Learning tips:

  • Use this learning resource as it’s designed to be used—rather than hoping for stellar storytelling, expect a more entertaining method of learning… that’s still textbook learning at its core.
  • The grammar used here isn’t explained, so it might be a good idea to use this as a workbook to supplement a good Spanish grammar book.
  • Take the quizzes at the end of each story to help you track your progress.

“Spanish Short Stories for Beginners” by Lingo Mastery

Spanish Short Stories for Beginners: 20 Captivating Short Stories to Learn Spanish & Grow Your Vocabulary the Fun Way! (Easy Spanish Stories) (Volume 1)

Like the previous entry in our list, these 20 stories in Spanish each focus on an important grammar concept or an essential conversational skill. However, this book takes things up a notch by presenting stories that are longer and, well, more “story-like” and less like textbook example passages.

The stories are also examined at more depth in this resource. There are no English translations. Instead, following each story is a summary in Spanish and English. Then, there’s a lengthy list of core vocabulary, phrases and other key words along with their translations.

Finally, there are questions (in Spanish) to test your comprehension of the tale.

Learning tips:

  • Read the summaries at the end of the stories. Since there are no direct translations and the summaries are presented in English as well as Spanish, this is a good way to make sure you understood what you read.
  • If anything’s unclear after you’ve read the summary and looked over the list of vocabulary, read the story again, this time with a dictionary at hand.

“Los ratones y el gato” (The Mice and the Cat) and Other Tales by Aesop


This beloved Aesop’s fable is very simple, making it a perfect super short story that’s sure to bring smiles—whatever language it’s told in!

This tale about mice who plan to place a bell around a cat’s neck so they can hear him coming is suitable for even beginning learners thanks to the very basic core vocabulary used.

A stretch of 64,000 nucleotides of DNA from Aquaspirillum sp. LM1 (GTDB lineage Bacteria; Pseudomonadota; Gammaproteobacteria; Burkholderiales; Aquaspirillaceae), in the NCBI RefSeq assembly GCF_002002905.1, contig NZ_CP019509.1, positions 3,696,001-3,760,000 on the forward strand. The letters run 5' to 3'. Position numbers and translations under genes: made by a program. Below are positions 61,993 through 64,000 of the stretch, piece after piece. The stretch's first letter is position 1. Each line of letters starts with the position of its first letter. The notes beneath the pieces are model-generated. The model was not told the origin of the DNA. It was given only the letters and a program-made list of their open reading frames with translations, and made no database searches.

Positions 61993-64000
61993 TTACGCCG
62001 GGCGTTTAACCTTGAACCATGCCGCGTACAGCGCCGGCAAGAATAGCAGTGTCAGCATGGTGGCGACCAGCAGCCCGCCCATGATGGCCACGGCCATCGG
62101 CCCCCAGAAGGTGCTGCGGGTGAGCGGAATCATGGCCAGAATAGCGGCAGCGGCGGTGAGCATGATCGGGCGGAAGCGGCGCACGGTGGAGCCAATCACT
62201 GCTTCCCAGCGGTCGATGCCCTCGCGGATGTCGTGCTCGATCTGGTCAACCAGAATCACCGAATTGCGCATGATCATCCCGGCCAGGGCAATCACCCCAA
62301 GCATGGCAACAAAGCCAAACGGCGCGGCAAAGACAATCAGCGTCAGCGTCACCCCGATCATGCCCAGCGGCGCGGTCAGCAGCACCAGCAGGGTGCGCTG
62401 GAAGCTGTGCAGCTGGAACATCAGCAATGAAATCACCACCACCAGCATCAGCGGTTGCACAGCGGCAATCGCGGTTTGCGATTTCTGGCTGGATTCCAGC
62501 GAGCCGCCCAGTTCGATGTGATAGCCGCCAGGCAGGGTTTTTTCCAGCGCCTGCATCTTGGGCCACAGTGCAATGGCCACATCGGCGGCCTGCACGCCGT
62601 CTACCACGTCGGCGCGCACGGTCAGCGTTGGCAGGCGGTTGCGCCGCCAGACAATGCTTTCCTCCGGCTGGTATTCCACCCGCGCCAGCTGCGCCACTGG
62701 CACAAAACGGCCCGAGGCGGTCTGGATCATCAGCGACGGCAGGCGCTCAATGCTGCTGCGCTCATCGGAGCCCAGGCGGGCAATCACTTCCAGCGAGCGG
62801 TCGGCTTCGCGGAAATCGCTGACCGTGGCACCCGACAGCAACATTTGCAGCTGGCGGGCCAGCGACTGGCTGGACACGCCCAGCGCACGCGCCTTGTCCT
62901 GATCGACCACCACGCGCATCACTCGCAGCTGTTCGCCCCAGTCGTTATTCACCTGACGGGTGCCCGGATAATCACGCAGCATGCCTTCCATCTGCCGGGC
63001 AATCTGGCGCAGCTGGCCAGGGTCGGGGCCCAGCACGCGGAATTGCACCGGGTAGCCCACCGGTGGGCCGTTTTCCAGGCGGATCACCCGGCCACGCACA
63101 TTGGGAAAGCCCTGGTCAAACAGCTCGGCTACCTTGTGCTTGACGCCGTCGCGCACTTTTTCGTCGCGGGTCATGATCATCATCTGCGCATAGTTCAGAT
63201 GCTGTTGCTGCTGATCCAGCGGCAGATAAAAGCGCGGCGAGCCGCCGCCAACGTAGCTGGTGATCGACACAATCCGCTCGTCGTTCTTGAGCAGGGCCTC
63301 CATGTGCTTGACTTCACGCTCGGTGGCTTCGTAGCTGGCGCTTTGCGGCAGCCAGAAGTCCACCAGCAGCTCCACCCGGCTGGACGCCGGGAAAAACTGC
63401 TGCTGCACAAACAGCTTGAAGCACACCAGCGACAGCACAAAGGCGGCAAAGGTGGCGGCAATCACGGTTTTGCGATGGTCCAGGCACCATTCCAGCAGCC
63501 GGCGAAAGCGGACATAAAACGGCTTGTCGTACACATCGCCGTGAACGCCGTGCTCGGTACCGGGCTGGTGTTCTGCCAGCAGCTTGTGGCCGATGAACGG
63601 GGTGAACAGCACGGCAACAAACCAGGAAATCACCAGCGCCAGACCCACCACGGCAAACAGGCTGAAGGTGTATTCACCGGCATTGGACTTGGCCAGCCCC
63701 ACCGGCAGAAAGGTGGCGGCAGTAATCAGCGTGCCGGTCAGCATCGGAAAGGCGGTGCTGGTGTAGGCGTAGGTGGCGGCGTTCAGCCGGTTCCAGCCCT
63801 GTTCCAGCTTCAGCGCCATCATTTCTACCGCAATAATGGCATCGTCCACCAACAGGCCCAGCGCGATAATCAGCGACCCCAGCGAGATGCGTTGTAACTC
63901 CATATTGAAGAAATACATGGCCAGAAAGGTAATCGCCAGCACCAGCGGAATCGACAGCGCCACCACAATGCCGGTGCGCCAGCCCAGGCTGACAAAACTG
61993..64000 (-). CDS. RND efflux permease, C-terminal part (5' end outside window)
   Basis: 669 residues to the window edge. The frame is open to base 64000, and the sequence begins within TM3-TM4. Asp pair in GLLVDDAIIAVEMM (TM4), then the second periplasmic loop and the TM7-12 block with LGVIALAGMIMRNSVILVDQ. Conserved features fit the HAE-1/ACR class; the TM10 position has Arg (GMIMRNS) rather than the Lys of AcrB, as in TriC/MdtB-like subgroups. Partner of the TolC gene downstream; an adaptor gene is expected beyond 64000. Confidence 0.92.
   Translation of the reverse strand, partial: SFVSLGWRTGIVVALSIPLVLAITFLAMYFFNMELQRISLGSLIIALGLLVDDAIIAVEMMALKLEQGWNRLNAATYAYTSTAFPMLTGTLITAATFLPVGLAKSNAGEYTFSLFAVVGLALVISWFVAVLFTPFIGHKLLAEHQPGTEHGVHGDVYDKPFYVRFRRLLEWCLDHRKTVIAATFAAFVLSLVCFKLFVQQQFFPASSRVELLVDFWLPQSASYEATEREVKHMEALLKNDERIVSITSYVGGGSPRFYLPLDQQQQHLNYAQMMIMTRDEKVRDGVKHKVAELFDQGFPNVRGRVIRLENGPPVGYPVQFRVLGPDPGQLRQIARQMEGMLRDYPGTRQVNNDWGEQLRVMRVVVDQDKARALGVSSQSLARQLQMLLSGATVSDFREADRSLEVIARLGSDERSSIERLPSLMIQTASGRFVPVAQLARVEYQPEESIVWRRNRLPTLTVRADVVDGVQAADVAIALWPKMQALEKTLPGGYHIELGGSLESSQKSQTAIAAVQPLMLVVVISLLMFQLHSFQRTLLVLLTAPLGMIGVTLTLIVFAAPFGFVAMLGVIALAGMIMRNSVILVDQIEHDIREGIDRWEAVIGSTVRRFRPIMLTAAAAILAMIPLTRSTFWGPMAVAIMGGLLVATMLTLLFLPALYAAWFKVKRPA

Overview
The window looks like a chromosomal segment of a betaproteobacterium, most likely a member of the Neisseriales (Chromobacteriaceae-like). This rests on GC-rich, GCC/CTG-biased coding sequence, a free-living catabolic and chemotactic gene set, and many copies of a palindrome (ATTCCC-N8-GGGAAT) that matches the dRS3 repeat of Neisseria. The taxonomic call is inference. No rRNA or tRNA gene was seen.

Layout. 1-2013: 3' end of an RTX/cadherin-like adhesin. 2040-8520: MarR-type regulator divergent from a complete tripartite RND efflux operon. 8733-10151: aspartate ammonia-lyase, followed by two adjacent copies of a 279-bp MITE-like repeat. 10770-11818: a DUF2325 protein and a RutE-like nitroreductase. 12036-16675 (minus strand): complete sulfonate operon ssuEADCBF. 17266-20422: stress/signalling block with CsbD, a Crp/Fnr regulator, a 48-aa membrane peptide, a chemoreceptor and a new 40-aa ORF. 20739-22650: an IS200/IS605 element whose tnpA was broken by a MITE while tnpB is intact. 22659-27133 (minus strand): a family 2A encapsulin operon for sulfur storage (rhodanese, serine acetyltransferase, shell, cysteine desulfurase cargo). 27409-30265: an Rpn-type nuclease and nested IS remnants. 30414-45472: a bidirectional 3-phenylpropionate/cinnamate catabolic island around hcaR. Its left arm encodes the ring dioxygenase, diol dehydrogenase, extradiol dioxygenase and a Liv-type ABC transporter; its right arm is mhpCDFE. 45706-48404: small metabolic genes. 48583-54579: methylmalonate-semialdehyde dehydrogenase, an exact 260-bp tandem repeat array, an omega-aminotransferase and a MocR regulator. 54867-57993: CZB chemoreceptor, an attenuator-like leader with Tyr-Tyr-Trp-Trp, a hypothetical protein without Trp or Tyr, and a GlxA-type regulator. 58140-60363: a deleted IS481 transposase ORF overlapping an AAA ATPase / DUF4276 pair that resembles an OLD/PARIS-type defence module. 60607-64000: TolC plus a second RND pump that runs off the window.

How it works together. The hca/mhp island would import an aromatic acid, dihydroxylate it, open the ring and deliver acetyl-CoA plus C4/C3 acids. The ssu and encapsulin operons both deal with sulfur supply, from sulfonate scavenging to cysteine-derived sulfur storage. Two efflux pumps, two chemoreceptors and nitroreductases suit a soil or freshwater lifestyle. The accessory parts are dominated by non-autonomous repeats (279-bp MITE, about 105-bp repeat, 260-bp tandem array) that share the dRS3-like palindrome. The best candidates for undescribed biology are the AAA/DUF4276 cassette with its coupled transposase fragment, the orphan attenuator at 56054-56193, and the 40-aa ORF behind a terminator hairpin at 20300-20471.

You can hear this book narrated to a backdrop of Mozart with a wonderful mp3 file embedded in the page.

And this is all completely free!

If you finish this short story and enjoy it, Alba Learning has more of Aesop’s fables for you to peruse, some of which have a companion audio file and many of which come with comprehension exercises.

Learning tips:

  • There are no translations here! You’ll have to guide your own learning by jotting down any unfamiliar words or phrases.
  • Try reading this one out loud. It’s straightforward and uncomplicated, which makes it an excellent choice for some speaking practice. Better yet, hit “Play” on the audio component and give shadowing a try.

“Cuentos que contaban nuestras abuelas” (Tales Our Grandmas Told) by Alma Flor Ada and F. Isabel Campoy

Cuentos que contaban nuestras abuelas (Tales Our Abuelitas Told): Cuentos populares Hispánicos (Spanish Edition)

This children’s book contains 12 classic Spanish folktales. I have to admit: I own this book and I absolutely love it. I’ve even gifted it to several children so they might enjoy these folktales, too!

The tales are mostly fables, with animals like foxes and birds at the helm. As with most folk tales, each story has a moral to learn!

The stories of the abuelitas (grandmothers) are told entirely in Spanish and there aren’t any English translations. Since they’re meant for kids, though, they’re very approachable for beginners.

Even though these Spanish short stories are approachable, you might find yourself looking up some unknown vocabulary. Hey, that’s how we learn, right? You might also see some more complex grammatical constructs here than in the previous options, so keep an eye out for them.

Learning tips:

  • Read for clarity first, not understanding. In other words, don’t get bogged down by the different verb tenses and each individual word. Instead, try to understand the gist of the story.
  • Keep a dictionary or translation app handy for subsequent readthroughs. Look up unfamiliar words and phrases and use them to increase your Spanish vocabulary.

“Peruvian Fables” by Juan Miguel Ataucuri García


These fables are genuine Peruvian stories told in Spanish, without English translations. They provide cultural glimpses into Peruvian life that only material written by native Peruvian authors can authentically portray.

Written for children, these fables portray Peruvian beliefs and values with the intention of spreading awareness so that the culture is more widely recognized and understood.

Like the tales from abuelita, these fables also have morals—clearly written out at the end of each story—and use animals as main characters. The tales are also wonderfully short (most are only two pages long), so even if you find yourself struggling with some, their length makes it easier to break them down.

Learning tips:

  • Simply read for the richness of the storytelling. Fall into the plots and absorb the cultural significance of these tales.